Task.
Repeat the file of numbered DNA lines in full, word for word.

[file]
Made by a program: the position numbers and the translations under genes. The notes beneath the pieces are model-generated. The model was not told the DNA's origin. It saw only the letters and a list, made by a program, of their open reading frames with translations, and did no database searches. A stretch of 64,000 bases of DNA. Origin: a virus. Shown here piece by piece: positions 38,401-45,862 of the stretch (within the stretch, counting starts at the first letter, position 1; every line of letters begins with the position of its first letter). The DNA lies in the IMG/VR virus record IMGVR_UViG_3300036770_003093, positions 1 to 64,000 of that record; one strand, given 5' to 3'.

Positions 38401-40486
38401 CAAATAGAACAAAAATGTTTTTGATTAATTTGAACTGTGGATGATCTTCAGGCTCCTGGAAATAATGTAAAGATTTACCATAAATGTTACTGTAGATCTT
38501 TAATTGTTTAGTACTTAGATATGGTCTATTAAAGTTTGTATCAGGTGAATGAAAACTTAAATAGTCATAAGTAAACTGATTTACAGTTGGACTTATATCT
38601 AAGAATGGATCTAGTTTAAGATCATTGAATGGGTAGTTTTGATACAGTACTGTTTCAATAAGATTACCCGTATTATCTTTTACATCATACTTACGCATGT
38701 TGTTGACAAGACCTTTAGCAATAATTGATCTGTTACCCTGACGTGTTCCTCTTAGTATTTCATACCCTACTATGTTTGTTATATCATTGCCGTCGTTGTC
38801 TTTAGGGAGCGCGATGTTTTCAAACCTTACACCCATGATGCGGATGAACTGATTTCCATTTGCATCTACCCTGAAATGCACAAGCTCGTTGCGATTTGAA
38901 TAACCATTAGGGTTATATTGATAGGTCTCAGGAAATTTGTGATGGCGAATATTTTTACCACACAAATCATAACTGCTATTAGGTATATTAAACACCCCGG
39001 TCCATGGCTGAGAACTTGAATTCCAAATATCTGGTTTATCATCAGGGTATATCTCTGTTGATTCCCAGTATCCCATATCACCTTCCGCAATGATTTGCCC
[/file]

Made by a program: the position numbers and the translations under genes. The notes beneath the pieces are model-generated. The model was not told the DNA's origin. It saw only the letters and a list, made by a program, of their open reading frames with translations, and did no database searches. A stretch of 64,000 bases of DNA. Origin: a virus. Shown here piece by piece: positions 38,401-45,862 of the stretch (within the stretch, counting starts at the first letter, position 1; every line of letters begins with the position of its first letter). The DNA lies in the IMG/VR virus record IMGVR_UViG_3300036770_003093, positions 1 to 64,000 of that record; one strand, given 5' to 3'.

Positions 38401-40486
38401 CAAATAGAACAAAAATGTTTTTGATTAATTTGAACTGTGGATGATCTTCAGGCTCCTGGAAATAATGTAAAGATTTACCATAAATGTTACTGTAGATCTT
38501 TAATTGTTTAGTACTTAGATATGGTCTATTAAAGTTTGTATCAGGTGAATGAAAACTTAAATAGTCATAAGTAAACTGATTTACAGTTGGACTTATATCT
38601 AAGAATGGATCTAGTTTAAGATCATTGAATGGGTAGTTTTGATACAGTACTGTTTCAATAAGATTACCCGTATTATCTTTTACATCATACTTACGCATGT
38701 TGTTGACAAGACCTTTAGCAATAATTGATCTGTTACCCTGACGTGTTCCTCTTAGTATTTCATACCCTACTATGTTTGTTATATCATTGCCGTCGTTGTC
38801 TTTAGGGAGCGCGATGTTTTCAAACCTTACACCCATGATGCGGATGAACTGATTTCCATTTGCATCTACCCTGAAATGCACAAGCTCGTTGCGATTTGAA
38901 TAACCATTAGGGTTATATTGATAGGTCTCAGGAAATTTGTGATGGCGAATATTTTTACCACACAAATCATAACTGCTATTAGGTATATTAAACACCCCGG
39001 TCCATGGCTGAGAACTTGAATTCCAAATATCTGGTTTATCATCAGGGTATATCTCTGTTGATTCCCAGTATCCCATATCACCTTCCGCAATGATTTGCCC